Me on my conservation road



Posted on 12 July 2012
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Chao Moolsiri, Natural Resources Officer

1 My road at young age
I am a rural boy who grew up in northeastern Thailand. I had a life that was intimate with the rural nature. Most of my early-age life and activities were bonded with the nature and environment. I had to help my mom and dad with farm works just as the rural kids’ way of life; gathering vegetables and mushrooms in the forest, hooking bait and fishing in the river and farm field for food, chopping firewood, and so on. These activities were all ways of life that linked us to nature. In my childhood, my mom and dad took a good care of and cultivated good consciousness in their kids until we became grown-ups. I have always realized that not only my mom and dad have had benevolence towards me beyond any comparison, but I also have given great benevolence by “nature”.

Nature has given me life, food and the four necessities of life. Nature gave me the playground - one such expansive classroom for us rural kids. Nature was also one such great teacher who has taught and cultivated my being to love and requite the nature’s kindness and my habitat.

2 First step at WWF Thailand
In 1995 I was fortunate to work at an environmental organization called Wildlife Fund Thailand. The work of the WWF’s staffs there truly inspired me. In the initiation phrase, WWF focused on conservation of big wildlife such as tiger, elephant and rhino before beginning to develop into the integrated conservation work. To conserve wild animals sustainably, we are required to see conservation in a larger picture, meaning seeing one particular wild animal related to its ecosystem and habitat including the factors affecting the animal. In 1997 I began working at WWF as a rural development promotion officer for conservation of Loei province’s forest. I worked with the communities surrounding the forests who were still forest-dependent both directly and indirectly. My work answered the WWF’s notion that one of the causes of wildlife’s habitat and ecosystem destruction is human. And the cause of threatening and negatively having impact on nature and wildlife by human is human’s livelihood necessity. That said, doing the conservation work through the process relevant to communities or societies was so much of a challenge for me.

3 Learning the sustainable conservation road
I have discovered that “conservation” is “to protect for consuming wisely and sustainably”. This reflects two aspects of conservation: protection and consumption. However, I have found that at later days the definition of conservation has been framed and limited to only finding ways to protect. A part of this perception has been disseminated through the government’s policies in different forms and has been framed from the policy level that has lacked real public’s participation. I have always thought that conservation requires hand joining and building cooperation process of all sectors, not only of the rural people. The conservation mission is not a duty of specific groups of people. In actual, it is a duty of every one and every level.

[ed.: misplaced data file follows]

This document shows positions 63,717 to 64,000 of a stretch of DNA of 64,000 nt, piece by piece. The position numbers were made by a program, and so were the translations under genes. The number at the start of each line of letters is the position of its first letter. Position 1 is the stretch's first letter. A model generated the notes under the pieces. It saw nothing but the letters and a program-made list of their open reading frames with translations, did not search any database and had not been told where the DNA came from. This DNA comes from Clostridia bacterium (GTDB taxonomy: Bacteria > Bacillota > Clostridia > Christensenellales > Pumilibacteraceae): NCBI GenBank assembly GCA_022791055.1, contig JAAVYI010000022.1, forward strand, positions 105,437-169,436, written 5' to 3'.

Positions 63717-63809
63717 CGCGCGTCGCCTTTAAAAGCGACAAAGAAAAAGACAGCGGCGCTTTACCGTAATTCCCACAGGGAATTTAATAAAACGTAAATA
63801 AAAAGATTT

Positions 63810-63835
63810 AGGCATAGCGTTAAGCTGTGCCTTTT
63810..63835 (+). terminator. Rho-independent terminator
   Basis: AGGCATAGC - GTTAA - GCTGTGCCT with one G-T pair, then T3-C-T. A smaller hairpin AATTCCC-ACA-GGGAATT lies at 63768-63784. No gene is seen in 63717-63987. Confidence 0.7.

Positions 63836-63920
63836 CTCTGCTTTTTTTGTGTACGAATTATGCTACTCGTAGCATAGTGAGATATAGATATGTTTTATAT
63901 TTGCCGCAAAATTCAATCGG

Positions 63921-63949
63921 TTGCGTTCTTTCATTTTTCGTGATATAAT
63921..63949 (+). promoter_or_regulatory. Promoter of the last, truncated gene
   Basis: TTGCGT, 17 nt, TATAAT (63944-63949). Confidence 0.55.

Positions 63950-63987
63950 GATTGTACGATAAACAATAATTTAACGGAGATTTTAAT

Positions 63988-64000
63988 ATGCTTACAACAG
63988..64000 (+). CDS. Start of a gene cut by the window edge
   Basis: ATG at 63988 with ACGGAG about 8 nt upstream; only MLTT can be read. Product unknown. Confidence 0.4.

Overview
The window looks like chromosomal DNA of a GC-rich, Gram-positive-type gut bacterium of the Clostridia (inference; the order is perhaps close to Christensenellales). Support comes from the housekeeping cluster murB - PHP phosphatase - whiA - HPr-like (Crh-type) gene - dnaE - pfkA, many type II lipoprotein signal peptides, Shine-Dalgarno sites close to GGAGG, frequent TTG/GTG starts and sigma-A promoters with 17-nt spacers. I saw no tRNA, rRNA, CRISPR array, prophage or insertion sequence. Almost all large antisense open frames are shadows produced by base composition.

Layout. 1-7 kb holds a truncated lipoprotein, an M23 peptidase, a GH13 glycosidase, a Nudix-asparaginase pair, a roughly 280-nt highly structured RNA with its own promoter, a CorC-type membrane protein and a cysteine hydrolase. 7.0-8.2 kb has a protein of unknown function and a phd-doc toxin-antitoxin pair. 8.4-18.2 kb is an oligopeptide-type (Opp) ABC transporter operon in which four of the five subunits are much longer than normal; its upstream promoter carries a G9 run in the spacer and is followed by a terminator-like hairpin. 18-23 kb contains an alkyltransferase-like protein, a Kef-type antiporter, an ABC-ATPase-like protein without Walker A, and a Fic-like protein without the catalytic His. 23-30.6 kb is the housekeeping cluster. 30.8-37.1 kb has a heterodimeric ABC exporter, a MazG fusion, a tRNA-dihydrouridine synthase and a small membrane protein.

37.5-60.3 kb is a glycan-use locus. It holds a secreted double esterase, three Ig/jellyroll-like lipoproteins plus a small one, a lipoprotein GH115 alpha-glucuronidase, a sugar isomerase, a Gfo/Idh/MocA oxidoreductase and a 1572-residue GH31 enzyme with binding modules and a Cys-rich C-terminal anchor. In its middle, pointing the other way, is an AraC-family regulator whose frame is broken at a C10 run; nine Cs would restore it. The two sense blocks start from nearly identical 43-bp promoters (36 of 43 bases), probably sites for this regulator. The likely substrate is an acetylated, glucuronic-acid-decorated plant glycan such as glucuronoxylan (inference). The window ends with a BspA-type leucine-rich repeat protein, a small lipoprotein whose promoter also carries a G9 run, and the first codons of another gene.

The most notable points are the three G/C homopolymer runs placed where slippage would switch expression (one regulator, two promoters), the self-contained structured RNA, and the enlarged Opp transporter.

In the three years that I worked in Phuluang Wildlife Sanctuary in Loei province during 2004-2006 as an officer in the coordination and training department for the personnel of the Department of National Parks, Wildlife and Plant Conservation, I discovered that promoting conservation activities in the area required understanding of the context of the communities and societies encircling the forest. I learned about the resource management dimension between the government’s officials and the people which reveals that conservation is consist of protection and wise and sustainable consumption for which building real participation process is compulsory.

4 Wetland conservationist
From 2007 I became a natural resources officer at WWF Thailand working in Kudting and Buengkonglong which are international wetlands certified by the Ramsar Convention. This is a work to encourage participation for freshwater resource conservation invaluable to all living beings, and participation process was the major driver.

More than ten years of my direct experiences working in the fields of natural resource and wildlife conservation from the mountain height to the freshwater floor have led to the conclusion that the hearts of sustainable conservation are:
1. Real participation of all sectors.
2. Placing an importance on the way of life, culture and local wisdom for applying to conservation. Both ecosystem conservation and sustaining the local way of living must be undergone alongside.
3. The mindset on conservation and the larger vision that cover various dimensions, especially the social and environmental.

My more than decade of involving in nature and environment conservation is a “life’s mission” that I am really proud of. Why? Because it is a right livelihood and most importantly this occupation of mine reciprocates my country as well as the ones who have benevolence towards me, just as the resolution I made since I was young. And most certainly, this work is to conserve nature for nature to belong to each and every one of us, the same as nature which provides all of us usefulness without discrimination.
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Chao Moolsiri with people and community.
© Chao Moolsiri Enlarge